A sequel is always a risk – in a movie, book or even an industry conference. So I flew out to Structure in San Francisco this past week with some trepidation.The conference had been a major industry event for many years, and I’d been a regular participant. Unlike other shows that are more about vendors, at Structure, the major cloud thinkers and leaders attended to debate the growth and direction of the cloud, and to share war stories from the front lines. Much credit to Om and the Gigaom team for creating this place for the industry to gather.
But times move on and after the conference was cancelled last year and then re-launched under new ownership, it was hard to guess if the updated event would be worthwhile. So it was great to see that many of the originally planned speakers and moderators had signed up, and that there was a good crowd at the event itself.
There was a good discussion about the importance of latency with Quentin Clark, Chief Business Officer at SAP, which resonated greatly with me given ClearSky’s focus on tackling the latency challenge for enterprise cloud adoption. But the moment that really stood out was a discussion with Urs Hölzle, SVP of Technical Architecture at Google. Stacey Higginbotham, the Fortune Senior Editor who moderated the session, challenged Urs head on: “Is Google really serious about enterprise cloud? Why has it been slow to catch up with Amazon and even Microsoft here?” Urs acknowledged that Google is behind but insisted that the company is committed and focused on building its cloud business, predicting that “cloud revenues could be bigger than advertising revenues by 2020.” Bold words, that to be honest, seemed a bit like empty words.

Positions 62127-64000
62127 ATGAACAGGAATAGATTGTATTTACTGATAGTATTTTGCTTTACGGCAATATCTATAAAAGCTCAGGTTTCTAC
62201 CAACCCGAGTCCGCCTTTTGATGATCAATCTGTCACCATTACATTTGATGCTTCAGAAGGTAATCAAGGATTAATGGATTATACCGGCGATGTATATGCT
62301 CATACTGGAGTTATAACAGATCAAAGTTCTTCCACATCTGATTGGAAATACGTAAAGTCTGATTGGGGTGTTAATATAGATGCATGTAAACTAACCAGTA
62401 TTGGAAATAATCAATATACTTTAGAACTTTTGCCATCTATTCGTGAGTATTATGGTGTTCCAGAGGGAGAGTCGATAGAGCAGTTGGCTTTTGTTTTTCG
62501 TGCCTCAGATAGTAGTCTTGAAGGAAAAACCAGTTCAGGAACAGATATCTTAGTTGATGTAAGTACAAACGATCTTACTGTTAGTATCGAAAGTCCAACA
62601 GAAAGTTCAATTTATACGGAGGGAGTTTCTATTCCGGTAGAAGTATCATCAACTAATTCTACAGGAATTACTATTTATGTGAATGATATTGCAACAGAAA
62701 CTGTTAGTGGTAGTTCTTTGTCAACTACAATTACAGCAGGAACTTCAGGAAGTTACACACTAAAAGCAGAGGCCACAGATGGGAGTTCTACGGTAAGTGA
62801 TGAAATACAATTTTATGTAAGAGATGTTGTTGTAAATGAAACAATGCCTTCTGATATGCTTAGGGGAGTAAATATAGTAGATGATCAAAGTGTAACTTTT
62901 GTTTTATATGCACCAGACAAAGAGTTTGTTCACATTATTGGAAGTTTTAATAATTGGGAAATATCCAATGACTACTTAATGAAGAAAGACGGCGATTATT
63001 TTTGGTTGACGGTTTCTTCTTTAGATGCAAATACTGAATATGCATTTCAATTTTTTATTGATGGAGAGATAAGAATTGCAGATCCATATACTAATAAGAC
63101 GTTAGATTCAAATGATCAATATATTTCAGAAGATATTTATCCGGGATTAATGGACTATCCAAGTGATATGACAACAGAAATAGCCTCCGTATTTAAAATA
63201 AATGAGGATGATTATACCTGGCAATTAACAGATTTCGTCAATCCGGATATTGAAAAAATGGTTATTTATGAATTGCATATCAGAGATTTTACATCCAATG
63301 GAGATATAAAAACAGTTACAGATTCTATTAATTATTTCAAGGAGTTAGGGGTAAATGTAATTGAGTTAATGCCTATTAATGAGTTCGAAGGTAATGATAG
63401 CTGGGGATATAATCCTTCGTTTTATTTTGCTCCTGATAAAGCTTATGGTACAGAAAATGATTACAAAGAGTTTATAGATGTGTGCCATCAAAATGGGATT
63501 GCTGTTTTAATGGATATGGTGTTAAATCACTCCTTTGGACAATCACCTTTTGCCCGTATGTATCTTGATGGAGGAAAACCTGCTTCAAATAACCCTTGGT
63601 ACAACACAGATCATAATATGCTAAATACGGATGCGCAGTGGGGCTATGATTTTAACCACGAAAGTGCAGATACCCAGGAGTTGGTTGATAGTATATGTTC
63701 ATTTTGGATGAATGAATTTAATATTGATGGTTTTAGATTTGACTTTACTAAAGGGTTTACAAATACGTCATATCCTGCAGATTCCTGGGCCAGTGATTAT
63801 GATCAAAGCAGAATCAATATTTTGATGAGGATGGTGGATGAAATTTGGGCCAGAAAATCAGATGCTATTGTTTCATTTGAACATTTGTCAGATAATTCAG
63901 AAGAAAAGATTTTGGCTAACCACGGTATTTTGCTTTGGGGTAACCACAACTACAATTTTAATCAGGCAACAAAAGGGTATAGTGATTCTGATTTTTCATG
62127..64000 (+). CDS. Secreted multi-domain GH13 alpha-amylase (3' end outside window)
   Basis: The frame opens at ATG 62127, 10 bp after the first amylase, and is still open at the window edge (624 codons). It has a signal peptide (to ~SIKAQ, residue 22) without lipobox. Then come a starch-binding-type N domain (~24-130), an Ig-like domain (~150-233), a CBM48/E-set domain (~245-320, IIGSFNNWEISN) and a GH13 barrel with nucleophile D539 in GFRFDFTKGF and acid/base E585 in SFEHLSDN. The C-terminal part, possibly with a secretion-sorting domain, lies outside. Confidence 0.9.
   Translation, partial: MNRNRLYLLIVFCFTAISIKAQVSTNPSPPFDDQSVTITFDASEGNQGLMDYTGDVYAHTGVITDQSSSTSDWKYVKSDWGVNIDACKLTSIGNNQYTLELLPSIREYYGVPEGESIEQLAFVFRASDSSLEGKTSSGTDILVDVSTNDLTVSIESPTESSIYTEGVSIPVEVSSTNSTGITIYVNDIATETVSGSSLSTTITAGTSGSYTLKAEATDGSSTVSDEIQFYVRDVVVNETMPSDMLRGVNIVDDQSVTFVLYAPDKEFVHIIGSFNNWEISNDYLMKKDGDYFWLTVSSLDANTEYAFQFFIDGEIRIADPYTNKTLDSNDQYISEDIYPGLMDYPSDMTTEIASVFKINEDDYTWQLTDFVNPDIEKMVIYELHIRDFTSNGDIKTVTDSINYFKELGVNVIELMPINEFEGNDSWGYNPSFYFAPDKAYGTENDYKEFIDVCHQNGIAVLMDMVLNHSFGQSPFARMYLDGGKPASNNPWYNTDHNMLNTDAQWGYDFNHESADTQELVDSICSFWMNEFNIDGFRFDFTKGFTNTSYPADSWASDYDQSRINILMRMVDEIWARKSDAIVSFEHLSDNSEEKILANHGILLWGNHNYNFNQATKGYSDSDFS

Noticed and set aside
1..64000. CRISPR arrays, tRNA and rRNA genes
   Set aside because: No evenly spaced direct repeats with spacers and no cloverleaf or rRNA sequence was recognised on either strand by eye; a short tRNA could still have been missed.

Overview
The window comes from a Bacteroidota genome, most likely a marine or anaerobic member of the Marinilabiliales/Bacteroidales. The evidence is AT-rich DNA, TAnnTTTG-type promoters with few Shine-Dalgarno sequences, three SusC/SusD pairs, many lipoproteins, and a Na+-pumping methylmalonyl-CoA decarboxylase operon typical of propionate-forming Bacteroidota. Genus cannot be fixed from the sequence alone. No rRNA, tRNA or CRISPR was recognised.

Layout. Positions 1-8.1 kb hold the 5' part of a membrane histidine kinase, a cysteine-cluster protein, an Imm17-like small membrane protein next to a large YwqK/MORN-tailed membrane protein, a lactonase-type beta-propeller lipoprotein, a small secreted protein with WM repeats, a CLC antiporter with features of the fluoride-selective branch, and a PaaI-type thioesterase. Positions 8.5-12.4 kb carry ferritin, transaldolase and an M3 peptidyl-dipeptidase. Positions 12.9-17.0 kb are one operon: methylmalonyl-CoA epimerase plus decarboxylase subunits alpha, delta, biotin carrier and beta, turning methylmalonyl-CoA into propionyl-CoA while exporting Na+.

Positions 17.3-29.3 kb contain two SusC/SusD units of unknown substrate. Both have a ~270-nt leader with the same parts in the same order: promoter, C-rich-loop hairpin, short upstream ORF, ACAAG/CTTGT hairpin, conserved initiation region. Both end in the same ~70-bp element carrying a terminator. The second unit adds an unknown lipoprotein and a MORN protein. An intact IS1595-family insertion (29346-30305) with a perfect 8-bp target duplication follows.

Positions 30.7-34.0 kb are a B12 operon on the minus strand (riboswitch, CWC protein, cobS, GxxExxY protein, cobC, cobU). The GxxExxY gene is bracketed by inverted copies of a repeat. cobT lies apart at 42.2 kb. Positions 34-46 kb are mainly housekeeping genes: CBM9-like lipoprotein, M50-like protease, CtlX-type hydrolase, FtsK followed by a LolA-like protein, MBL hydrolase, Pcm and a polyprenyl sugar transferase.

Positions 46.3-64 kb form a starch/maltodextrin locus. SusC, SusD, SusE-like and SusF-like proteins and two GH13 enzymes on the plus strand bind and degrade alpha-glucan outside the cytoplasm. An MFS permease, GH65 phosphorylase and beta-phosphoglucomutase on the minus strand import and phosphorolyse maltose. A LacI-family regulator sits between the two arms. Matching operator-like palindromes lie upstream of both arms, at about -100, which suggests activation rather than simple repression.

The next day, those words looked more like a heads up to the industry, when Google announced that it had hired VMware co-founder Diane Greene to run its cloud business. If there’s a stronger signal to the industry that Google intends to take on the cloud, I’m not sure what it would be. Google already has great leadership with Brian Stevens, formerly of Red Hat, who has been building the cloud platform for over a year. As Aaron Levie tweeted: “Just when you thought the cloud wars were done. Nope. Just getting started.” My sentiments exactly.
So game on for Google, and for the Structure Conference, where real news gets shared. Glad to see it’s back.
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